Meta Quest 2, previously known as Oculus Quest 2, is a strong VR headset in the market developed by Reality Labs, a division of Meta Platforms. Released in 2020, Quest 2 is an upgrade from the original Oculus Quest, featuring a lighter design, improved internal specifications, a higher refresh rate and resolution per eye, and enhanced Oculus Touch controllers.
The Quest 2 runs on software based on the Android Open Source Project (AOSP) source code and supports all games and software made for the first-generation model. It also supports Quest Link (USB) and Air Link (Wi-Fi), allowing the headset to be used with Oculus Rift-compatible software on a PC. However, the Quest 2 has been criticized for its requirement that users must log in with a Facebook account to use the headset and Oculus services, raising concerns about user data privacy.
While headset manufacturers like Apple and Meta take the spotlight, it’s essential to acknowledge the silent powerhouse driving these immersive experiences – the semiconductor industry.
Taiwan Semiconductor Manufacturing Company (TSMC) has become an unrivaled leader in the sector, manufacturing the chips that power Apple, Qualcomm, AMD, Broadcom, NVIDIA, Intel, and Tesla. This also makes TSMC a de facto ETF for the high-tech industries.
Looking at the future, one can’t help but notice how these technologies have the potential to revolutionize our lives in a way similar to how smartphones did. The global XR market reached $29.26 billion in 2022 and is expected to reach $100 billion by 2026.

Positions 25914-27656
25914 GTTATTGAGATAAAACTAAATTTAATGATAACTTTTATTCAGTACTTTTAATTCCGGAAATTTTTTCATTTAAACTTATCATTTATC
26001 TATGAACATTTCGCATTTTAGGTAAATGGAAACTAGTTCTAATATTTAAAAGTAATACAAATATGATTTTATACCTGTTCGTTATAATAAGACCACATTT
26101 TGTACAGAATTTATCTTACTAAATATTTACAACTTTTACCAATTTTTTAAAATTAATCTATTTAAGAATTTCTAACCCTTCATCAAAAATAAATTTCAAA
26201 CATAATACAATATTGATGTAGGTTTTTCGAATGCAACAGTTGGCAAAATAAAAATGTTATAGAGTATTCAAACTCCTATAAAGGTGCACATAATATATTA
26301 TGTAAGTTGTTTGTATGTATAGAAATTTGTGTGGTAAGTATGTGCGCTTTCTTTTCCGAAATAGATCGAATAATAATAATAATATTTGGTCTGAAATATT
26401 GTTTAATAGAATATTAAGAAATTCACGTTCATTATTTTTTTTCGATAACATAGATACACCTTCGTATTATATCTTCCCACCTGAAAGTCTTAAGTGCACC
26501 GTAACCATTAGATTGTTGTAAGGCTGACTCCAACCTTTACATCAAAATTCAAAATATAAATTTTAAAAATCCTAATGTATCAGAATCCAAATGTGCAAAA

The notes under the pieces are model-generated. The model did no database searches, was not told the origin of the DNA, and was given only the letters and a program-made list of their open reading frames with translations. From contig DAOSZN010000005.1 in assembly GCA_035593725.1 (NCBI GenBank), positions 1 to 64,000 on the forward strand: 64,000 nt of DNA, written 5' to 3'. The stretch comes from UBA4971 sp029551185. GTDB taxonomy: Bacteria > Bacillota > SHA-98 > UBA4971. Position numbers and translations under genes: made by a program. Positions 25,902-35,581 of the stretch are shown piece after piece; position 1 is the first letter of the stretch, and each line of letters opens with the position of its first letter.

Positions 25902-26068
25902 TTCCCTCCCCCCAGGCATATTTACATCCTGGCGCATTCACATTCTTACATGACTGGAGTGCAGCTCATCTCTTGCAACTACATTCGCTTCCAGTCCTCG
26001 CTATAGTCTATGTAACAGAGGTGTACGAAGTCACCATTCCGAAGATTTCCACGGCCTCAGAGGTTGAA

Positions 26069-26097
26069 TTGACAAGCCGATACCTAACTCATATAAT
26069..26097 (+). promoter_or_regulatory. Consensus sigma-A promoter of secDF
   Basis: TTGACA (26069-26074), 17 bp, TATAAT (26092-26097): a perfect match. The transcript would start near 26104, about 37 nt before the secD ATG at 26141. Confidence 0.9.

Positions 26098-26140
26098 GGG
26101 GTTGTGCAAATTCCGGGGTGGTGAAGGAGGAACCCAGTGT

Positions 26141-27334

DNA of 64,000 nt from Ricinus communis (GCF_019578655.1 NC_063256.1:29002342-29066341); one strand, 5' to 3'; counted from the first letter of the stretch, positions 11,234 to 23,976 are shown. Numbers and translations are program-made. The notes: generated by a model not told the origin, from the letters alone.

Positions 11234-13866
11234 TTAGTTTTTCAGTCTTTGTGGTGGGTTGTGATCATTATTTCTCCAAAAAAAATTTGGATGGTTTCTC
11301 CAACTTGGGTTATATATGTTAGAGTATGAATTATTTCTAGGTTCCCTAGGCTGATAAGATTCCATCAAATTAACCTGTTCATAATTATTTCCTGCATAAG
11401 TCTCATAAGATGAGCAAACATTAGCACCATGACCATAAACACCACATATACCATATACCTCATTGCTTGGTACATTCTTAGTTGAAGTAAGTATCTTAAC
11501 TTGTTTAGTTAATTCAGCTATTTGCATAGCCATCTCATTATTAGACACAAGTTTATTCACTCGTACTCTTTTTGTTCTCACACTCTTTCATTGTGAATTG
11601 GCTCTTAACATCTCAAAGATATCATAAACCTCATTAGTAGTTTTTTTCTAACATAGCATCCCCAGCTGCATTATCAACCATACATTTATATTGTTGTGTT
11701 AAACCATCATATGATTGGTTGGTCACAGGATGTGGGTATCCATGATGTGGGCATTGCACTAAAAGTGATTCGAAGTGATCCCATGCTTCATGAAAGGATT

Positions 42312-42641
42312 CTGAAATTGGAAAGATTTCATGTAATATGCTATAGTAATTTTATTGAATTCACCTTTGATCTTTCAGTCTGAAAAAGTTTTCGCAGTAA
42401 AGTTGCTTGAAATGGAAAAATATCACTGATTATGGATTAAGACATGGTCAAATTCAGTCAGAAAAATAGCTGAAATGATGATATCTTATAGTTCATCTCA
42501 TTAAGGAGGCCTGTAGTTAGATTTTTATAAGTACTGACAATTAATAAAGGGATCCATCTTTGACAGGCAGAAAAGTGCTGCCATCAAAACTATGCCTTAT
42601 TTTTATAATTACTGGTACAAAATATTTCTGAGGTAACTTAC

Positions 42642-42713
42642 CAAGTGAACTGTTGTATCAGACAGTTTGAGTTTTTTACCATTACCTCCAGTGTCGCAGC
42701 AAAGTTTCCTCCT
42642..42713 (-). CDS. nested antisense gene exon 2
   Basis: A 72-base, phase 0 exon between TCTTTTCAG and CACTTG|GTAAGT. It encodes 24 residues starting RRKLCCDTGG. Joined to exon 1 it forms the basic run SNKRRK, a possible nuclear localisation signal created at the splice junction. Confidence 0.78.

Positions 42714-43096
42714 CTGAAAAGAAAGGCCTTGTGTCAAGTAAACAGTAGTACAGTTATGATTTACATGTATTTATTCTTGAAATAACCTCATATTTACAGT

However, with every new technology, it’s essential to remember the challenges it presents. VR still struggles with issues of simulation sickness and the need for substantial computing power. AR, on the other hand, presents unique challenges around privacy and security. It’s crucial to strike a balance between leveraging these technologies and maintaining ethical and responsible use. But if the past is anything to go by, these are not insurmountable challenges, as the tech industry has consistently demonstrated the ability to innovate and evolve in the face of adversity.
As we set sail on this digital odyssey, it seems the adoption of XR devices can lead the way for the metaverse as an integral part of our lives. Stay tuned as we unravel more of this fascinating journey towards the metaverse in our next article!